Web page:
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# New 3D renderer in Cogwheel

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I have written a new 3D-compatible renderer for Cogwheel. It holds two textures, one for each eye, and uses one of a number of different effect file techniques to mix the two views.

Based on the interlacing work from the previous entry, the first technique is one that uses interleaved rows. I'm not really sure if there's a good way to convert texture coordinates into device coordinates, so am passing in the viewport height as a parameter and hoping that floating point errors don't trip me up (they haven't, yet).

float4 RowInterleavedPixelShader(VertexPositionTexture input) : COLOR0 {	float row = input.Texture.y * ViewportHeight * 0.5f;	if (abs(round(row) - row) < 0.1f) {		return tex2D(LeftEyeSampler, input.Texture);	} else {		return tex2D(RightEyeSampler, input.Texture);	}}

Alternate pixel centres may also pose a problem in the future. If anyone had any recommendations, suggestions or warnings on the way I'm detecting the evenness or oddness of a particular "scanline" then I'd appreciate hearing them!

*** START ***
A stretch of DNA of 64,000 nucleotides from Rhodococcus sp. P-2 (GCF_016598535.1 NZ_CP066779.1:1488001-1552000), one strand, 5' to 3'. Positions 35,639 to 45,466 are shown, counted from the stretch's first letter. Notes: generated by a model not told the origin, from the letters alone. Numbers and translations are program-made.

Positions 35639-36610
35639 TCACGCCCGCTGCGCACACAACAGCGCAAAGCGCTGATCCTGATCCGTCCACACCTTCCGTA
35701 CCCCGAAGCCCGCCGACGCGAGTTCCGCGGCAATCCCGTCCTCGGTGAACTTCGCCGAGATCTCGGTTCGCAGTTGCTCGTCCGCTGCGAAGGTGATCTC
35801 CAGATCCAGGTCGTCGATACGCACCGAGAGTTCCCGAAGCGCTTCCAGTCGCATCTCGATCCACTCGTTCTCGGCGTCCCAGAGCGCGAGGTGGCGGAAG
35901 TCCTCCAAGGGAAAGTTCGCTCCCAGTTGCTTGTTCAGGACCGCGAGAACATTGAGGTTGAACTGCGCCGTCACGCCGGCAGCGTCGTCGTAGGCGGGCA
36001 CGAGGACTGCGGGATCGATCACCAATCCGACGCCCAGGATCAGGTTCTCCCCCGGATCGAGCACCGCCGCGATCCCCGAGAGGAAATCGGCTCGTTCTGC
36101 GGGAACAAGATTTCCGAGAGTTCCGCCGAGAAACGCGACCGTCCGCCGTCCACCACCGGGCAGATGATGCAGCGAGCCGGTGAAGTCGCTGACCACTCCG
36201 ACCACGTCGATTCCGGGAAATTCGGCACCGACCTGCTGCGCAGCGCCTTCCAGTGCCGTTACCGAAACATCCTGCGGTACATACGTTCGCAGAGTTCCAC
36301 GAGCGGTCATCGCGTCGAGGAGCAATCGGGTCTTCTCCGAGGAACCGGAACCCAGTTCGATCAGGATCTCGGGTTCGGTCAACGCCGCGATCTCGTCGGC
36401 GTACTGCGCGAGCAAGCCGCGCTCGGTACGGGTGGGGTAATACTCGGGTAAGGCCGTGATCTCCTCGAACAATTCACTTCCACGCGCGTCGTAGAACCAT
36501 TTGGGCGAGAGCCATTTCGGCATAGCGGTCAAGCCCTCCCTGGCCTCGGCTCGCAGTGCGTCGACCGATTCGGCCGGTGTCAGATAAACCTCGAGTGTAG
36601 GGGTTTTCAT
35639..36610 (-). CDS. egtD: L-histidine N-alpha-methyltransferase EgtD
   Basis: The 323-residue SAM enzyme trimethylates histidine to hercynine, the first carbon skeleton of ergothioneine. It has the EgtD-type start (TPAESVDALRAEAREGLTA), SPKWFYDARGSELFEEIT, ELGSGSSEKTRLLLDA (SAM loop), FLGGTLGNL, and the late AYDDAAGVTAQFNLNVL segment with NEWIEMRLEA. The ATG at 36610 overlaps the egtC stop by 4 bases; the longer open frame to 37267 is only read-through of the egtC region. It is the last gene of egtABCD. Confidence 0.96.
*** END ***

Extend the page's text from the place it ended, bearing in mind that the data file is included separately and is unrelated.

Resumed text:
I have also added two other interleaving modes; one in columns and another in a chequerboard pattern. I included these two as I've seen that some 3D LCD panels use a column interleaving pattern (I suppose that with a lenticular lens in front of such a panel you may not even need 3D glasses) and apparently Sharp have displays that use the chequerboard pattern.

I have also taken advantage of pixel shaders to create colour and monochrome anaglyphs (previously calculated in software), though neither look as good as the above full-colour modes for shutter glasses or similar hardware.

There are a few issues I need to sort out first before I can release this; for example, there's no way to set whether the first row/column/pixel is for the left or right eye. More problematic is the removal of support for non power-of-two textures; the Master System's 256x192 display is fine, but the Game Gear's 160x144 display gets rounded up to 192 pixels wide (and yes, I know that's not a power of two) on my video card. I also mean to give Promit's SlimTune profiler a look to see if I can optimise some of the less efficient pieces of my code. The C# version of emu2413 is probably a good candidate, being a "dumb" translation from the original macro-heavy C.

Just to say that this is one of the most awesome projects going at the moment in journal land. Just the right amount of hardware, software, and childlike joy [smile]

Thank you! [smile]